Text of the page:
Novartis has changed company policy again in an attempt to get over the Michael Cohen scandal. This time, it has revised the way its sales force is compensated by reducing the bonus.
Shannon Klinger, general counsel of the Novartis Group, suggested the change is intended to discourage unethical sales practices.
“We saw a 39% reduction in the division of reported cases versus ethical conduct in this field in August 2017 compared to August 2016,” Klinger said. "Internally, we are encouraged by these results, but will continue to monitor to make sure our compensation structures, I stress, drive the right behavior for this organisation."
These employees will also need to meet a specific rating on the company's “values and behaviors” scale, two points or more out of a three-point ranking, to receive a bonus.
“This is how we have tried to introduce a guarantee balance in rewarding performance, discouraging this type of behavior,” said Samir Shah, head of investor relations.
Novartis has been working to repair its reputation and strengthen its internal ethics division since reports emerged about the company's contract with Michael Cohen, President Donald Trump's former personal attorney. Initially, the company said Cohen did not work on Novartis' behalf, despite paying him a $1.2 million-a-year contract. It was later revealed that former CEO Joe Jimenez emailed Cohen about drug pricing policy and potential investments.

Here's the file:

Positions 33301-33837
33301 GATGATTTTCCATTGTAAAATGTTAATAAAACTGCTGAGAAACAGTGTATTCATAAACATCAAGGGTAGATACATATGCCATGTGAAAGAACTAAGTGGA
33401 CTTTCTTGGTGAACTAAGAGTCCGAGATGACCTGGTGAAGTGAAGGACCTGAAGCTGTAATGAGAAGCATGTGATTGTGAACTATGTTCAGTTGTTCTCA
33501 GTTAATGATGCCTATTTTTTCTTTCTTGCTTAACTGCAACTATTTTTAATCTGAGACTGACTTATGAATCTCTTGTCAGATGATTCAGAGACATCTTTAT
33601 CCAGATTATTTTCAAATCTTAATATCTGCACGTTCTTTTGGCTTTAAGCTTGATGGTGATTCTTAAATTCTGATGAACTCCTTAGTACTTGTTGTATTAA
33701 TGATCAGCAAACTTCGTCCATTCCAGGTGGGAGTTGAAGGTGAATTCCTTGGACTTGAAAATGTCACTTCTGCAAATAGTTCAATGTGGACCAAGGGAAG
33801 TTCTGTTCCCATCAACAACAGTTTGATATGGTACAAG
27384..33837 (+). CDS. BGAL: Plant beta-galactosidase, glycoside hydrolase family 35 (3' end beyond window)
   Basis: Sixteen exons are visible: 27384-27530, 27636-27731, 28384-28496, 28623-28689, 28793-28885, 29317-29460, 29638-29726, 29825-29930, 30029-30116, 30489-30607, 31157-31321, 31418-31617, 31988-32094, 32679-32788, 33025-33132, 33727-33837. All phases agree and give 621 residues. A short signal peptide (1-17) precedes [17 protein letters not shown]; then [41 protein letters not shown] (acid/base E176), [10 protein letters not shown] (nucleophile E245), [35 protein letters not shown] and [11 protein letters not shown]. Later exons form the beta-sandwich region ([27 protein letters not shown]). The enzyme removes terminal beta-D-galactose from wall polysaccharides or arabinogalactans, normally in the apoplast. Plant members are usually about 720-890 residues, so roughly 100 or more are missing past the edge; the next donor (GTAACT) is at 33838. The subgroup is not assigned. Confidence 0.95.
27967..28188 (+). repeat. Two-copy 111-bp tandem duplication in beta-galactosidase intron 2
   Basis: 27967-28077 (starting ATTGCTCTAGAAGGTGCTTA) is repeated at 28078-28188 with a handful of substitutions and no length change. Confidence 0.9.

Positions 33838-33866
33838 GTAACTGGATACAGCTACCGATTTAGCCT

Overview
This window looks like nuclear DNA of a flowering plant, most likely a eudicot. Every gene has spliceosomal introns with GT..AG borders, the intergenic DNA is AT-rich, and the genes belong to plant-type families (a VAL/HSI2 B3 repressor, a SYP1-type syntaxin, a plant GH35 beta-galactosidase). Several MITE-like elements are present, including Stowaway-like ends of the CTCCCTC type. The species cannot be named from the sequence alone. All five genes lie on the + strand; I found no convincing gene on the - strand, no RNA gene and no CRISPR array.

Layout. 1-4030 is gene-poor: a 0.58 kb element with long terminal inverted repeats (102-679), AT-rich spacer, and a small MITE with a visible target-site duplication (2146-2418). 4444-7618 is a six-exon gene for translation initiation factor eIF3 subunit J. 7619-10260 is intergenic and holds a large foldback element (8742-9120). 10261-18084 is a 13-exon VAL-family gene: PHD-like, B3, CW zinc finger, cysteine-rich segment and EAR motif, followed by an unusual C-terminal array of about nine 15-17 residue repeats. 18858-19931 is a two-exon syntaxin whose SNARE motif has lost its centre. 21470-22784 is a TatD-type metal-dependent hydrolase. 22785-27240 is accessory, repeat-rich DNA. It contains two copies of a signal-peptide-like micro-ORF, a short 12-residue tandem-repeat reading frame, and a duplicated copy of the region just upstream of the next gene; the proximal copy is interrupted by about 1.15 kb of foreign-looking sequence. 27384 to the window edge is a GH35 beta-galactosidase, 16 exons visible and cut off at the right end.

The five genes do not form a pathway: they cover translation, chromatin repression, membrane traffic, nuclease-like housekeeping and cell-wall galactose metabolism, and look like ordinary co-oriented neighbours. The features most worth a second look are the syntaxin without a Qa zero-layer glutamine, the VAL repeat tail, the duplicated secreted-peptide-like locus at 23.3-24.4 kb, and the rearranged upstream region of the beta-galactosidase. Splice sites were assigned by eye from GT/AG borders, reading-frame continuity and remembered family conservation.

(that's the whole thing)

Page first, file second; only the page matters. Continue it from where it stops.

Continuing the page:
From these relationships, Novartis restructured its executive team and its ethics policies. In August, the company named Siemens executive Klaus Moosmayer as its new chief ethics, risk and compliance officer, replacing Klinger. At the end of the year, Moosmayer will join Novartis.
At the investor's request, Shah also shared the board's five points to transform its culture and repair trust and reputation, which includes ethical standards and transparency and disclosure measures.
“We want to reinforce the message and the quality at the top,” said Klinger, interviewed by telephone. “We have made it clear to the organization, as well as publicly, that we never want Novartis to meet financial performance objectives because we have compromised our ethical standards or values. We must always choose our values. “
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Note: Shah, who said the standard applies in all countries where Novartis operates, doesn't yet know how many employees will be ineligible for bonuses in their next assessments in October or November.